The more alarmist headlines say Estonia may be the next target for Russian aggression and land grabs. Sure, we've heard this before, and as a friend half-jokingly says, when you live in this part of the north, you keep a bag packed and a good pair of running shoes at the ready. But I have a question: along with being the next, wasn't Estonia first - just last month?The current Russian border adjustment didn't technically start with Russia taking possession of Crimea's 26,000 square kilometres. It started with the Russian Federation successfully sealing the deal on its 1944 land grab of 2,600 square kilometres of Estonian soil. If this de jure enlargement didn't embolden Russia, it certainly couldn't have deterred it, either.
On August 23, 1944 - the fifth anniversary of its secret pact with Hitler, incidentally - the Soviets annexed those areas just as surely as Crimea was taken now, incorporating half of the Seto region into Russia proper. The following January, it annexed Estonia's western Ingrian region in the northeast.
No one knows exactly why Estonian Foreign Minister Urmas Paet went to Moscow in February of this year and signed away those 2,600 square kilometres of Estonian territory in the form of a new border treaty. There's no statute of limitations on major violations of international law, so that couldn't have been it.
No one knows exactly why Estonia, 70 years later, in the midst of a security crisis, is saying, 'OK, sure, have it your way, Russia.' No one knows why the national conservative party IRL, which you'd expect to oppose legitimizing a Soviet land grab on general principle, is in favor of it. The most specific reason heard was that, "Ultimately we need Russia."
I don't have any illusions that Estonia should expend major effort to get these areas back in real life. Though it will probably break the old Setos' and Ingrians' hearts to hear it, the territory - ancient Finno-Ugric tribal land though it may be - just isn't that pragmatically important.
But to let it go now without an argument must qualify as the one of the most hideously ill-timed olive branches ever proffered.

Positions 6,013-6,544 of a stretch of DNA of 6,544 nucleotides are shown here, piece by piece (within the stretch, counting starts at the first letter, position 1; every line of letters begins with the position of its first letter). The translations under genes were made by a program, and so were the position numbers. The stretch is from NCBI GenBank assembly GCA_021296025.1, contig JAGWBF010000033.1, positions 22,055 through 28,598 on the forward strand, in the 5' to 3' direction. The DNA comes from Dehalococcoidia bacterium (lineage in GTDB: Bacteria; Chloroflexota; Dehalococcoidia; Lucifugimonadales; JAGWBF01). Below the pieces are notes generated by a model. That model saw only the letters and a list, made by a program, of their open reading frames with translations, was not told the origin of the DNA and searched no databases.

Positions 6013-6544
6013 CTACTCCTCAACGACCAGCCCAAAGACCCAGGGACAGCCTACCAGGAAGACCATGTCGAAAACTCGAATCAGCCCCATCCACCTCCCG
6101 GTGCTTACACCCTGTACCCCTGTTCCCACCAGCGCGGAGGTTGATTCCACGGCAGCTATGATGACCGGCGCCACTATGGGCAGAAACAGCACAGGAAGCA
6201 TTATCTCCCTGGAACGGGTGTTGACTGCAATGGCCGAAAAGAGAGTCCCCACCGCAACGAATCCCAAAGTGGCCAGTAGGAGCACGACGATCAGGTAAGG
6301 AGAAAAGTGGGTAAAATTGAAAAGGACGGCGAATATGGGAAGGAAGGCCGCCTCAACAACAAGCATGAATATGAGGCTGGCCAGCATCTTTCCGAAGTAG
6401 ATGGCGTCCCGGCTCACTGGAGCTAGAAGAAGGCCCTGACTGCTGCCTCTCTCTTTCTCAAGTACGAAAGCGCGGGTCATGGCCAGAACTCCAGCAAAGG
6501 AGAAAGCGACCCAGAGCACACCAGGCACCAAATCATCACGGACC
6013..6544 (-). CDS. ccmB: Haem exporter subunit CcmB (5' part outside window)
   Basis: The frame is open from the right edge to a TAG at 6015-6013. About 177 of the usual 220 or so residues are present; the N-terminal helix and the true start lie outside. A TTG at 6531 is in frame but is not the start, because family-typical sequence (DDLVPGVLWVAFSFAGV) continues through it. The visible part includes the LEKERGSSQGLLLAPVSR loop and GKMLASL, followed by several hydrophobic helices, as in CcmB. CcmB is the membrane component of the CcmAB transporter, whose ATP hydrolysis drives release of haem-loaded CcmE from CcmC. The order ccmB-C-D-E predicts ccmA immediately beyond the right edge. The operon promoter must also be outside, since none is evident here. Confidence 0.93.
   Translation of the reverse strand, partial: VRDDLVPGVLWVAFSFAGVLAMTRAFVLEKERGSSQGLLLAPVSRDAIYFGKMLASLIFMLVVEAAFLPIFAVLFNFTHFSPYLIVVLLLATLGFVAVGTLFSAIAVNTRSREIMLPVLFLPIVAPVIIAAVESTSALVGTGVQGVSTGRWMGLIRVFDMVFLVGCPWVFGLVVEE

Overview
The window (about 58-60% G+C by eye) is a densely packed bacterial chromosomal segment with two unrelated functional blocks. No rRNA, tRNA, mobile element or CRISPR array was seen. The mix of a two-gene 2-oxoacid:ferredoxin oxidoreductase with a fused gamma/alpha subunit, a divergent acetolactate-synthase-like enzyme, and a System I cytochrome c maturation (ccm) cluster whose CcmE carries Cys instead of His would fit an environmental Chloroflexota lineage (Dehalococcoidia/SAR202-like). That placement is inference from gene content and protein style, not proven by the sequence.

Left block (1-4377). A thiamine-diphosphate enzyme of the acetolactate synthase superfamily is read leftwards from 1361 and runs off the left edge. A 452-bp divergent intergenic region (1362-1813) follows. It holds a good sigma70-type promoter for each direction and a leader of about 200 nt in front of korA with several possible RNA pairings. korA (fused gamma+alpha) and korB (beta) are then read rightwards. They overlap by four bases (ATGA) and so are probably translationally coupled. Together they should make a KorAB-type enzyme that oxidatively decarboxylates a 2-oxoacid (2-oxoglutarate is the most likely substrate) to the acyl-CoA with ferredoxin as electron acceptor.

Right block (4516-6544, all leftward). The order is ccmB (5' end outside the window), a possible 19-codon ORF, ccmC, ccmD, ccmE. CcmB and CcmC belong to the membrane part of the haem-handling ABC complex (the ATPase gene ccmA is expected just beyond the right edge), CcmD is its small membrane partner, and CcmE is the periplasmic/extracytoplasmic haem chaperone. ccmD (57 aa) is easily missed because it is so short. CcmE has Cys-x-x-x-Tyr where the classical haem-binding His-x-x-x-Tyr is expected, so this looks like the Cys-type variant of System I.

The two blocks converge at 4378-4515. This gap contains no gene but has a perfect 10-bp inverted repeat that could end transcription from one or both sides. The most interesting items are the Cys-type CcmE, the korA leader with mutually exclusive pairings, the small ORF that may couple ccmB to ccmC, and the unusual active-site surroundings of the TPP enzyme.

The message to Russia: if you wait long enough, people will forget. Because you're big and influential, we will let you get away with theft and murder.
Although we're currently inundated by analogies to Nazi Germany and blitzkriegs, Russia (or Hitler in the mid-1930s) is happy to play the waiting game.
The waiting logic is built into their actions. They perpetrate an audacious maneuver, wait for the smoke to clear (or outrage on Facebook to die down). The situation hardens and cools (heard anything lately about getting South Ossetia back? Didn't think so), then they move again. Wait long enough and with luck, the very demographics of the territory will have changed in the interim, perhaps vast bedroom communities of Russian workers will materialize. It has been known to happen. At that point, it's time for Russia to start nibbling at the next piece.
Because of the message sent by legitimizing a past land grab, the cancellation of the new Estonian-Russian border treaty should be high among other no-brainer sanctions.
Some criticize the EU for not punishing Russia and lambaste NATO for "pondering" and "assessing" too long. They have a point. It's dispiriting, and part of the reason Ukraine surrendered in Crimea is perceived lack of support.
But it's also worth taking a hard look at the Estonian government. As always, there are areas in which Estonia can lead and set an example. This is one of them.
If Parliament ratifies the new treaty, offering a concession when punitive measures are called for, that strikes me as a worrisome clue as to Estonia's stance in a real conflict.
Will Estonia resist at all? Or will it go gently, like in 1939, or like 2014 in Crimea, with troops ordered to stand down and disarm? Armed conflict is never a popular option, but it's depressing to see politicians mocked or seen as a ilability because they harp too much on national defense issues. Defense, and the motto "never again," is exactly what we need to consider right now, alongside social justice, ethnic integration and peace-building.
As much as I like E-stonia as a buzzword for online public services, we're not ready to upload the entire nation into a cyberdiaspora just yet. The physical state is still the only guarantee for the survival of Estonia as a nation and culture, and Estonia continues to be the only place in the world that supports the growth of the Estonian language and people in its native environment. That's why I, and a number of others, count postwar resistance fighters among our various heroes, and won't stand for a single inch of the homeland to be given away.
Kristopher Rikken works for ERR News.